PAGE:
A friend on mine was in semi-seclusion and had begun reading the novel aloud to her cat. (Although, out of compassion, she did not read him the passages where Karenin the dog is in his final stages of cancer and must be euthanized.) The cat stayed attentive through all of it.
Kundera himself would love this story.
Having no immediate access to Kurenda’s latest, I pulled down from the shelf my worn copy of The Unbearable Lightness of Being and began reading it myself. It was the sixth or seventh time I had read it.
What draws the reader into the novel are the characters’ personalities, both heroic and damaged; the politics, both sexual and global; and the self-knowledge with which each of the three characters, Tomas, Teresa, and Sabina, work at achieving and which causes readers to reflect inward themselves. At least, that’s what happened to me.
And of course, there is the quirky, sometimes humorous interruptions by the narrator and the self-aware, redoubling rhythms of the narration.
During the course of my reading, I also had to attend a funeral. And at the luncheon that followed, I sat next to a woman who has always reminded me of the actress, Juliette Binoche, which of course reminded me of Binoche’s role in the film version of The Unbearable Lightness of Being. That my friend was from East Germany underscored the connection with this Eastern European novel.
Here is the trailer from the 1988 film:
And so, I finally got the newest, The Festival of Insignificance, out of the public library, and began reading it the moment I finished the earlier work. It is a slim volume, a mere 115 pages in the American edition, and it features much of what is admirable in Kundera: Characters who “live examined lives” and are notable for their philosophic wonderings and reflective attitudes, a narrator who periodically pops into the story to discuss the workings of the novel itself, and a level of global political awareness that is not often present in American novels.
And there is Kundera’s wry humor.
The flap of the book jacket cites a passage from an earlier novel, Slowness, in which the wife of the main character tells her husband:
“You’ve often told me you meant to write a book one day that would have not a single serious word in it. … I warn you: watch out. Your enemies are lying in wait.”
The Festival of Insignificance purportedly is that book, and it begins with a discussion of the navel. Or at least what one character, Alain, feels is the eroticization of the navel in the 21st century. This thought comes about as Alain walks down a street in Paris and notices the many cropped tops and low-hung jeans — and thus the navels — of so many young women. And, it is this immediate preoccupation with the navel that is the cord that binds the various stories of the novel together.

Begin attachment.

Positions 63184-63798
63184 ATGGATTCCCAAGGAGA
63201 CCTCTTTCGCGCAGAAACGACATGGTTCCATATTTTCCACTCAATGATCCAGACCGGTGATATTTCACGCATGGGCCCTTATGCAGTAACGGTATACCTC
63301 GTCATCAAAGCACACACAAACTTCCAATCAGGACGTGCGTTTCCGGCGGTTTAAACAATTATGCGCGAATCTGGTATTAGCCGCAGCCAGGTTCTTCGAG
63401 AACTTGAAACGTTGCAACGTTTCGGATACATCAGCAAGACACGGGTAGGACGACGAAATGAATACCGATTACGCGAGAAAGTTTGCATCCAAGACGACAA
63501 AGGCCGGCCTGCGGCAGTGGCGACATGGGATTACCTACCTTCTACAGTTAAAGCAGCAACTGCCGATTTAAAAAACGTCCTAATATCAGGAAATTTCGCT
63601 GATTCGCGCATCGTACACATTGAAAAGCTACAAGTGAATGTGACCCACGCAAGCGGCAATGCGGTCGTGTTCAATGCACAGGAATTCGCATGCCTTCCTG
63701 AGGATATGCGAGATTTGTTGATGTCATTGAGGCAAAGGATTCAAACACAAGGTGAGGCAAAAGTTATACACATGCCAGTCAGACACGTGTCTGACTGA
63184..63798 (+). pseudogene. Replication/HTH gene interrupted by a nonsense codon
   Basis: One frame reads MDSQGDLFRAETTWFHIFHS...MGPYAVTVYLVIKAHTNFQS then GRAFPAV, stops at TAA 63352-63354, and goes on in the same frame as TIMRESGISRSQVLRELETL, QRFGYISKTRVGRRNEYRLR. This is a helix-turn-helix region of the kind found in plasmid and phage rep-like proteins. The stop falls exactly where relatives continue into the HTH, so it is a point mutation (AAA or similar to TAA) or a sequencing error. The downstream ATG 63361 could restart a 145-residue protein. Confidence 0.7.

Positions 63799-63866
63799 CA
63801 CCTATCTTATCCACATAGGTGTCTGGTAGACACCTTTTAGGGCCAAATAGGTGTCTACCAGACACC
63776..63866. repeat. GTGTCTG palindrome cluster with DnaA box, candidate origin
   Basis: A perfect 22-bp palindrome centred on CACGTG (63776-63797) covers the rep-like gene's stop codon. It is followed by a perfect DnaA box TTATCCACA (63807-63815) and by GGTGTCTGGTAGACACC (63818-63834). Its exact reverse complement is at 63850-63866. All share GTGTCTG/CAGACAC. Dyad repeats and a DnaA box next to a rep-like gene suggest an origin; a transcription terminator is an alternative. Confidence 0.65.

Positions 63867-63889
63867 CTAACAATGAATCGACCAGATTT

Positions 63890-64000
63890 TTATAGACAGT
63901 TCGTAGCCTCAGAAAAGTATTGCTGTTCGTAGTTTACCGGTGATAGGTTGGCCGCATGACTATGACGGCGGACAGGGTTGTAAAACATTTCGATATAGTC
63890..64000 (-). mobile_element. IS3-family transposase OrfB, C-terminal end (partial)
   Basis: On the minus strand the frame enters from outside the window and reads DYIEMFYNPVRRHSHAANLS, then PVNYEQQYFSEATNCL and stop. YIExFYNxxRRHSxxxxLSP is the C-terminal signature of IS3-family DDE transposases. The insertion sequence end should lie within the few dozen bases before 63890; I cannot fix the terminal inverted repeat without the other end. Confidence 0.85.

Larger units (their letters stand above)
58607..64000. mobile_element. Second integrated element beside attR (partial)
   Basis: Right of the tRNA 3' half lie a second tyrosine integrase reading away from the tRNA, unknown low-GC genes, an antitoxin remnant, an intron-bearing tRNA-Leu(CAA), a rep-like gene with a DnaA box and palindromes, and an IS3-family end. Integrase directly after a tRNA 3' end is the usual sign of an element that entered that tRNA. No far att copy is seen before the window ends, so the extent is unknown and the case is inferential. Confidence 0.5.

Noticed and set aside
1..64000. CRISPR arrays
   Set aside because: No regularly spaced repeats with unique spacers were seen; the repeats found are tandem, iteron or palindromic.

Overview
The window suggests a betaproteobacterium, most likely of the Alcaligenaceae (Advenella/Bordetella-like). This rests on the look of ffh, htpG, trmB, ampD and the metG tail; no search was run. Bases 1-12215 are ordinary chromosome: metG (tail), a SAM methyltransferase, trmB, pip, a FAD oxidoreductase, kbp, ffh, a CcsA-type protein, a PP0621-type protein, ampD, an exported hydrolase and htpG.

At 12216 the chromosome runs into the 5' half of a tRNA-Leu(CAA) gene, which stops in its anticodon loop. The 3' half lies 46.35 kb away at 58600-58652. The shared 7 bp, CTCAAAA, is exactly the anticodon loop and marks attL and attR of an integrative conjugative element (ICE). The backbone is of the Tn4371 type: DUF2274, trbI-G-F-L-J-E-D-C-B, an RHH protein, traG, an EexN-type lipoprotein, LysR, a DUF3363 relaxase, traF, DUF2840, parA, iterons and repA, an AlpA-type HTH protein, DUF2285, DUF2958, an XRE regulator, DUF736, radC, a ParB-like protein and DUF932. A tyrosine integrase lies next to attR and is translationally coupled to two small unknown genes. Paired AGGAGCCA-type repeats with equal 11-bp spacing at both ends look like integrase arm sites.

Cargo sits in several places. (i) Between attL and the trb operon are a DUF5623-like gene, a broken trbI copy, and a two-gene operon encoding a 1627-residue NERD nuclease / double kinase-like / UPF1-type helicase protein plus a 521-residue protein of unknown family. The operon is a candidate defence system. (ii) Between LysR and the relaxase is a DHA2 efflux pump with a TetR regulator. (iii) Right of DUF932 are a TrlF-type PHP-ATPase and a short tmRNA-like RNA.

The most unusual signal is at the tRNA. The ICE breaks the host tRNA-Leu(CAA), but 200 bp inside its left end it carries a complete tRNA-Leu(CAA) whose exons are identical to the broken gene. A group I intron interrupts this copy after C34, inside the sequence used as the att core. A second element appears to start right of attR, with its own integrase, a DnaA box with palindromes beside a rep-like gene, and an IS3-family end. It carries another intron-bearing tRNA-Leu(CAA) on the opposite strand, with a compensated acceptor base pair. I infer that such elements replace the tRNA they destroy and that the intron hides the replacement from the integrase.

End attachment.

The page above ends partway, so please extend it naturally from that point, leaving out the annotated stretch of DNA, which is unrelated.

Through his musings about the navel’s surge in fashionable exposure, the middle-aged Alain remembers the last time he saw his mother, who had wanted him aborted and abandoned him when he was two and whom he last saw when he was six. This is paired with another friend whose mother is dying, which is then linked to Joseph Stalin who gave birth to an era of madness and horror in twentieth-century Europe.
In fact, Stalin appears throughout the novel, finally making an appearance in modern day Paris, at a children’s show in the Luxembourg Gardens, riding in a tiny children’s carriage.
As with all of Kundera, there are serious musings on European and human history, on disease and finality, on love and on sex. These are thoughtful and thought-provoking discussions which nest comfortably in the interior lives of his main characters.
Kundera’s thesis is that in the vastness of the universe, human life AND human history is relatively insignificant–that human history is merely a “festival of insignificance.” And while there is much that seems “insignificant” in Kundera’s novel, the reality is quite different.
Human significance might not have cosmic ramifications in the universe, at large. It is, however, greatly personal, and often has repercussions through the larger community. So in this novel, the spilled Armagnac, the little lie about one’s health, the lines of people at a Chagall exhibit, all play a “significant” role in the lives of a limited circle of acquaintances. Our lives, our acquaintances, our histories are all rather parochial, to be sure, but they are ours, and they are all that we have.
The Festival of Insignificance is at first look a slight and whimsical book. But it is much more than that. It is enjoyable and funny and thoughtful and wise.
And despite the cited desire of the writer in Kundera’s Slowness, there are more than a few serious words in it.